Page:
News & notes

 

Wipada Kunaviktikul

Wipada Kunaviktikul announces her retirement from Chiang Mai University

In summer 2020, Wipada Kunaviktikul, RN, MS, MPH, FNP-BC, announced her retirement after more than 20 years as dean of the faculty of nursing at Chiang Mai University in northern Thailand, one of the U-M School of Nursing’s close global partners.

“The future of nursing throughout the world is brighter and better because of the relationships we have formed,” said Kunaviktikul. “We have taught each other, learned from each other and worked closely together, whether conducting research, holding conferences, participating in student exchanges or learning about our unique and fascinating cultures. I am forever thankful for our partnerships, which have turned into friendships over the years.”

The School of Nursing has enjoyed a partnership with Chiang Mai University for more than five years and recently announced a new memorandum of understanding to ensure that impactful collaboration between both institutions will continue well into the future.

Assistant Professor Thanee Kaewthummanukul, Ph.D., RN, assumed the role of dean in October 2020 and will help lead partnership efforts in the years to come. 

Patricia Abbott retires from U-M School of Nursing

Associate Professor Patricia “Patti” Abbott, Ph.D., RN, FAAN, announced her retirement from the U-M School of Nursing in May 2020 after a distinguished career as an educator and nurse scientist that included nearly eight years on the School of Nursing faculty.

Abbott focused much of her research on e-Health/mobile Health applications for low-resource settings and vulnerable populations, particularly in Latin America, with a primary focus on noncommunicable diseases and digital education.

Abbott was also a valued contributor to the U-M School of Nursing’s PAHO/WHO Collaborating Center and served a three-year term as a member of the World Health Organization’s eHealth Technical Advisory Group. The group supports the WHO’s eHealth work by advising on aspects of policy, standardization, planning, resource mobilization, collaboration and evidence building.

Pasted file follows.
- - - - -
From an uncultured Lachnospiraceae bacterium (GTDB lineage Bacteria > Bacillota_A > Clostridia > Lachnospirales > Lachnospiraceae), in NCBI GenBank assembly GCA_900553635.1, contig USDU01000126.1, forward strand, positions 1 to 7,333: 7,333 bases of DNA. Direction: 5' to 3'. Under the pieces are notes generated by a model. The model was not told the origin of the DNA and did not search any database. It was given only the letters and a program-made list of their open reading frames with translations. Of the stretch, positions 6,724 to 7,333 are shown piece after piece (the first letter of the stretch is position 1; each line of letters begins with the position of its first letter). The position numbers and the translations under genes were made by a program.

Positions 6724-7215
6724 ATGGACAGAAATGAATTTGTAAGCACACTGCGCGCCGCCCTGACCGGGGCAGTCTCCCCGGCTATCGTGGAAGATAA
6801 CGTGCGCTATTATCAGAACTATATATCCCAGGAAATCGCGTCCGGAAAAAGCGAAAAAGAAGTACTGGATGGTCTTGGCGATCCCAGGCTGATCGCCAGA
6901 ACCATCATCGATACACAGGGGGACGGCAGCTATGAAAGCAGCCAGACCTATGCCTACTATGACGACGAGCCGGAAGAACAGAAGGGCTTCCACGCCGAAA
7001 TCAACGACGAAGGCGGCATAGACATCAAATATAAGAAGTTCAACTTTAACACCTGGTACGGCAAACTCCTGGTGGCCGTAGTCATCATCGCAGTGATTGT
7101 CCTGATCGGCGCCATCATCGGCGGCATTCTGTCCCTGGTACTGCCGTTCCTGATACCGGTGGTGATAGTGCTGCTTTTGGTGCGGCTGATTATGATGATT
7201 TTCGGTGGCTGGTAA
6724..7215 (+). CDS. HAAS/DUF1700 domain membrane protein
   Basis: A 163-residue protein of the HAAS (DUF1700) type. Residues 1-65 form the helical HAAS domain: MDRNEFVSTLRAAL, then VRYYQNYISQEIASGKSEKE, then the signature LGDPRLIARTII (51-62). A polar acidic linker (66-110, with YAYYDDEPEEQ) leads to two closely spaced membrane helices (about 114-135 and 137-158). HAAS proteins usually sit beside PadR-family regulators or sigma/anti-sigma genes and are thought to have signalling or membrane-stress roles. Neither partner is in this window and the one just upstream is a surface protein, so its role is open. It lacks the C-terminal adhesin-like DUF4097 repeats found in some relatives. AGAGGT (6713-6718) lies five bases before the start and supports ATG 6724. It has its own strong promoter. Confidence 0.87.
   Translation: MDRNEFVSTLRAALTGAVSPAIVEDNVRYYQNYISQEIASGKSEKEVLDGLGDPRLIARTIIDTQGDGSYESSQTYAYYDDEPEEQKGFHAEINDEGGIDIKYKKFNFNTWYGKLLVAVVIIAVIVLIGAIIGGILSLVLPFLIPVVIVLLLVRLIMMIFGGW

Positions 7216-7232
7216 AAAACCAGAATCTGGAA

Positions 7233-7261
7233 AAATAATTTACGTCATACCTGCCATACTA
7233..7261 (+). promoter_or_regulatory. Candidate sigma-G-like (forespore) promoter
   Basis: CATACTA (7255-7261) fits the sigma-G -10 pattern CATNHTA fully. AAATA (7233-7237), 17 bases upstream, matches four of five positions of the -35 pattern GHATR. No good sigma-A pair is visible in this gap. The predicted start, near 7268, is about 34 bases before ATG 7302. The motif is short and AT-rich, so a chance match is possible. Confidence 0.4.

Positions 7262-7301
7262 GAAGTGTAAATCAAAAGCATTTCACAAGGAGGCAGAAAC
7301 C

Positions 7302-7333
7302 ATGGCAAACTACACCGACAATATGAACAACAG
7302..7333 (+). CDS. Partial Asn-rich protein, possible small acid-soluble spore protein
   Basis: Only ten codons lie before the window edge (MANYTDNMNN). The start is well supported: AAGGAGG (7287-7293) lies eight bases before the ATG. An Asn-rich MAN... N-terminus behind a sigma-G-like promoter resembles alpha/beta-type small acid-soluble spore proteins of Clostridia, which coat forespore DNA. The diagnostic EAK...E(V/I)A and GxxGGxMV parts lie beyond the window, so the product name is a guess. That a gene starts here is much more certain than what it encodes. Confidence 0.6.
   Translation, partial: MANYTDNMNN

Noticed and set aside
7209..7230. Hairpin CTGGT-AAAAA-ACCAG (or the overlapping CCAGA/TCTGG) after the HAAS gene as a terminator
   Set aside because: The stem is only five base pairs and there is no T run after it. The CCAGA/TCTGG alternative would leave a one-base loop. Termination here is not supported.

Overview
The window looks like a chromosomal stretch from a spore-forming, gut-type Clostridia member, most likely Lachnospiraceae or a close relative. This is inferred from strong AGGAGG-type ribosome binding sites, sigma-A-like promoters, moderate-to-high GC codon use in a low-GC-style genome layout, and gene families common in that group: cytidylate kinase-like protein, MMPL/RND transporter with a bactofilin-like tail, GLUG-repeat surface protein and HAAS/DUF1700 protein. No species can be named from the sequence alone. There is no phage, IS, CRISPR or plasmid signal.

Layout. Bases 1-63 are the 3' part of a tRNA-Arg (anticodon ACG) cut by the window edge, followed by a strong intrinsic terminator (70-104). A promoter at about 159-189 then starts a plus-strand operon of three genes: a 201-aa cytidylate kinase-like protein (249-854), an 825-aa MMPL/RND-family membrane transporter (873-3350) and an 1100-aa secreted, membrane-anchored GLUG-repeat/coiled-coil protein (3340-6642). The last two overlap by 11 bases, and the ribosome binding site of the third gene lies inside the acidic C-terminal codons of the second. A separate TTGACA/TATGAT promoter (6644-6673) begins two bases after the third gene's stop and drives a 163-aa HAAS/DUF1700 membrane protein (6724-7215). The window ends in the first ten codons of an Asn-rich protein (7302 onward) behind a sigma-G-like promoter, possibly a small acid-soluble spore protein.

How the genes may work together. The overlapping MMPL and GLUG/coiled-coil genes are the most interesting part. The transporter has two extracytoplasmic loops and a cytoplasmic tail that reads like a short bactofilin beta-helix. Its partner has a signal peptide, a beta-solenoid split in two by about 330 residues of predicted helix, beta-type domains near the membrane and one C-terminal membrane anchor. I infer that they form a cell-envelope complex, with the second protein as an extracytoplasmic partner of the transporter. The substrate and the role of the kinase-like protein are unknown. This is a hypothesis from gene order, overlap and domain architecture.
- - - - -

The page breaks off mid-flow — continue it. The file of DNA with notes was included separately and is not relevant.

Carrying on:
Rob Stephenson

Faculty receive NIH grant to explore HIV interventions in South Africa

Professor Rob Stephenson, Ph.D., and Associate Professor Lynae Darbes, Ph.D, were recently awarded an R01 grant from the National Institute of Mental Health for their project, “HIV prevention and care for couples in South Africa.”

The project examines the efficacy of a dyadic intervention for creating gains in HIV prevention and care behavior for sero-discordant and sero-concordant positive heterosexual couples in KwaZulu-Natal, South Africa.

UMSN 24 Years Collaborating Center Celebrating as a PAHO/WHO

Office of Global Affairs faculty and staff publish op-ed in Bridge Michigan

In August 2020, Professor and Associate Dean for Global Affairs Jody Lori, Ph.D., CNM, FACNM, FAAN; Clinical Instructor and Deputy Director of the PAHO/WHO Collaborating Center Megan Eagle, RN, MS, MPH, FNP-BC; Assistant Professor and Director of Global Programs Michelle Munro-Kramer, Ph.D., CNM, FNP-BC; Senior Research Specialist Nancy Lockhart, MSN; and Program Manager Beste Windes, MBA, authored an op-ed in Bridge Michigan discussing the harmful implications of President Trump’s decision to defund the World Health Organization.

“A collective global gasp was heard when President Trump announced his intention to defund the World Health Organization. There is no shortage of opinions about the inherent risk to global health if the United States withdraws from the WHO. Yet, the potential implications of such a move on the global stage may not be immediately apparent at the domestic and local level.